How else was Apts.jp of assistance?
When I found that room I mentioned, I thought “wow this is the most beautiful room I’ve ever seen, I want it”. The agency said I could have it but when it came time for me to actually apply they told me the price on the website was incorrect and asked me to pay more. But when I met with Apts.jp, they were able to get it back to the original price.
Then when I went to sign the contract, the property management company didn’t accept signatures and said they needed a Japanese stamp, so Apts.jp offered to have one made for me. Also, when I actually moved in, one of the staff came with me and gave me a lot of advice and showed me how to use everything in the apartment.
Later on, I had some issues with the air conditioner and the filter in the kitchen. The air conditioner was blinking all the time and I didn’t know what to do, so they came to my house to try and fix it. As for the kitchen, a big filter sheet has to be put in the hood above the stove and I didn’t know how to do it, so they also came and did that for me too. I really didn’t expect them to come to my house to help!
What are your favorite things about your new apartment?
I have lots of favorite things! My previous room was really dark but this one has a lot of sunlight. It’s also really clean. It’s a 10-year-old building but you really don’t feel it, everything is really high-tech and well cared for.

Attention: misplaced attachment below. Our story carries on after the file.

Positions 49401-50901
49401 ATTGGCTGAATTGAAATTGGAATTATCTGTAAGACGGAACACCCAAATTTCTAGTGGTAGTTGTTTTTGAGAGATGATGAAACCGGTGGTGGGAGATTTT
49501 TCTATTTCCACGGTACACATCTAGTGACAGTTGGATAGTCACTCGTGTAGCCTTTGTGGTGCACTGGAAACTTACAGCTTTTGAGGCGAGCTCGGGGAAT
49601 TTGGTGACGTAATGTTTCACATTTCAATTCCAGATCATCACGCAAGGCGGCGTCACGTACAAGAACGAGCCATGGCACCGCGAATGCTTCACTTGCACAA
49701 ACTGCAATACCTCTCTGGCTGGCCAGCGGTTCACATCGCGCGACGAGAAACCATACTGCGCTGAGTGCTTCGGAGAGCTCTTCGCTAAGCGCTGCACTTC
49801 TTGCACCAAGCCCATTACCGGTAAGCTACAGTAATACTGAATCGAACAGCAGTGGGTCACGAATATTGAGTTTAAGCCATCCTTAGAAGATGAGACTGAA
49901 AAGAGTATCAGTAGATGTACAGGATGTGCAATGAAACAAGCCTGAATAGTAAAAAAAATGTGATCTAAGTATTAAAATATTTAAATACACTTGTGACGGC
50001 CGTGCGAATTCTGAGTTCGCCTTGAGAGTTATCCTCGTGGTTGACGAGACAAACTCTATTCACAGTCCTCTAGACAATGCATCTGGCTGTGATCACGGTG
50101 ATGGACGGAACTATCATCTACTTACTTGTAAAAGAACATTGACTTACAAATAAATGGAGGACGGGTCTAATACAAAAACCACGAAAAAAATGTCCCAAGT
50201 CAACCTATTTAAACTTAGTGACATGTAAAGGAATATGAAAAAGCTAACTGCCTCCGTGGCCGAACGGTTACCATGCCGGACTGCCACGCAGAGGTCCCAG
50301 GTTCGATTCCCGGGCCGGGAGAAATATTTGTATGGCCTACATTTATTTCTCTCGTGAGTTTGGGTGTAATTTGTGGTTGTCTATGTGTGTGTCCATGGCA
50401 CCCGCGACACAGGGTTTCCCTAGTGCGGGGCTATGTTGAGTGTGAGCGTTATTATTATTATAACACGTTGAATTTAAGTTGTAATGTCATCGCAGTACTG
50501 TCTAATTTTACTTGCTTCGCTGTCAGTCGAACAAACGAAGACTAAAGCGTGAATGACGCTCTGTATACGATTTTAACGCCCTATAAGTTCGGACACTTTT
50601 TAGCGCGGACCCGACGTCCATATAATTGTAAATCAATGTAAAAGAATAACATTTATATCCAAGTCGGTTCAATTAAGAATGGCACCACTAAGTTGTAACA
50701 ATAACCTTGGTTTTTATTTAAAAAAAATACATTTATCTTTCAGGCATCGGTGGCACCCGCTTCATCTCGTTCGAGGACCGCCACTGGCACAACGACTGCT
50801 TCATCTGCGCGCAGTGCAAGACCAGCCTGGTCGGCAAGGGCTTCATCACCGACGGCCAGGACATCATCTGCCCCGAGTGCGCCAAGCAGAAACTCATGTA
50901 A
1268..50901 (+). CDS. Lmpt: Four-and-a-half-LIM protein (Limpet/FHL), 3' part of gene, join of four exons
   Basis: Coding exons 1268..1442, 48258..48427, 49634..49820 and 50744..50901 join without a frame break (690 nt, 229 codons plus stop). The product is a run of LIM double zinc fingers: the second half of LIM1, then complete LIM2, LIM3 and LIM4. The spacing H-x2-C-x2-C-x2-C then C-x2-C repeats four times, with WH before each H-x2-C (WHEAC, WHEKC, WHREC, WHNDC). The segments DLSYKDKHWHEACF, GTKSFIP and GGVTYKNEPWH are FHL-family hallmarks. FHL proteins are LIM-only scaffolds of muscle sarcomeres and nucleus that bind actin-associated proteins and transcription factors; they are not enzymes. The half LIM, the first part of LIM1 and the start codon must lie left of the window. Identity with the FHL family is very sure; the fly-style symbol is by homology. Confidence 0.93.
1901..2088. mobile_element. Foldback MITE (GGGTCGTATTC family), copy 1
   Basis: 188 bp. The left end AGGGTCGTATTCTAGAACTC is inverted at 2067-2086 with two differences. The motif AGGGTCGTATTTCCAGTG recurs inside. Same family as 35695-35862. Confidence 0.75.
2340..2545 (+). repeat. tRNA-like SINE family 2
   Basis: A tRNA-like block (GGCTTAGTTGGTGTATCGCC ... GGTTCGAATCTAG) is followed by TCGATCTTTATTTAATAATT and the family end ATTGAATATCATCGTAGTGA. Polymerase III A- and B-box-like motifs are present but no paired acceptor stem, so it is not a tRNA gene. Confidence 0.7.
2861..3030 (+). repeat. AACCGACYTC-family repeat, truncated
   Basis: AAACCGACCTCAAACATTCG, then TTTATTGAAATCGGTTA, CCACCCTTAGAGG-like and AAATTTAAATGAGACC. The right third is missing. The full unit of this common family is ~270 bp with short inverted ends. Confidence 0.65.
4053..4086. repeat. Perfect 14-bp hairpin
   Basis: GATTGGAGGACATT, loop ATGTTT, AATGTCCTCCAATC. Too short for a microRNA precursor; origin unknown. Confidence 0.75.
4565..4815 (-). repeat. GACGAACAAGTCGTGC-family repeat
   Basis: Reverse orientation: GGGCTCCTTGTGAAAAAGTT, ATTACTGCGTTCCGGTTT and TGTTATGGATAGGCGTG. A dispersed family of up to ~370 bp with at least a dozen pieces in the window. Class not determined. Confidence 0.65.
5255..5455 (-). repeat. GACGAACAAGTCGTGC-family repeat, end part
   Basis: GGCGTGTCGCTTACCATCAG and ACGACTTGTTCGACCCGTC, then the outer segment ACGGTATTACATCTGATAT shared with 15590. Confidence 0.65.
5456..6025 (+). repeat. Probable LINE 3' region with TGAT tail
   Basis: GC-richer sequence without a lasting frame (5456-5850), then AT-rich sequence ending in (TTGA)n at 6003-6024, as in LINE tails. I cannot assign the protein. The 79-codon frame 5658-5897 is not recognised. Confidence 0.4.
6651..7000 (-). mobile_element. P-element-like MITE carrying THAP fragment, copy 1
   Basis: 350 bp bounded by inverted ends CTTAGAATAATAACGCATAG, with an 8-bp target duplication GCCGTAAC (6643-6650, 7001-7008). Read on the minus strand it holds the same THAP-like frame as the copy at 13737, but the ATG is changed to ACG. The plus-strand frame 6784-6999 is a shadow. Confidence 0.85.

There are lots of very small details that just make me happy. For example, there’s a heater in the ceiling in the bathroom. You can also use it to turn the bathroom into a drying room, it has lots of functions. It’s really nothing much but it makes me happy!
I also really wanted my own kitchen because I didn’t have one in the share-house. This kitchen is super convenient and it’s an open kitchen so I have a lot of space and a countertop. It’s really great. Oh, and usually when you get a package from the post office you have to be home to collect it, but this building has delivery lockers so your packages are there when you get home.
What piece of furniture were you most excited to get for your new home?
Hmm… the washing machine! Up until now, I’ve only had second-hand washing machines. They break and you have to repair them and they make a lot of noise, so this time I got a new one. It’s great, it’s so quiet!
What is your advice to people searching for an apartment in Japan?
The other agencies would take weeks to give me an answer and kept asking me for more documents, more documents. When I went to Apts.jp I had ALL the paperwork they could possibly ask me for and I got the apartment after about a week, so being prepared helps.
I could give lots of advice but in the end, if an agency refuses you just because you’re a foreigner there’s nothing you can do about it. Right now my advice to everyone who asks me how to find an apartment is to use Apts.jp.
Thank you, Lana!
We hope you enjoy living in your new home.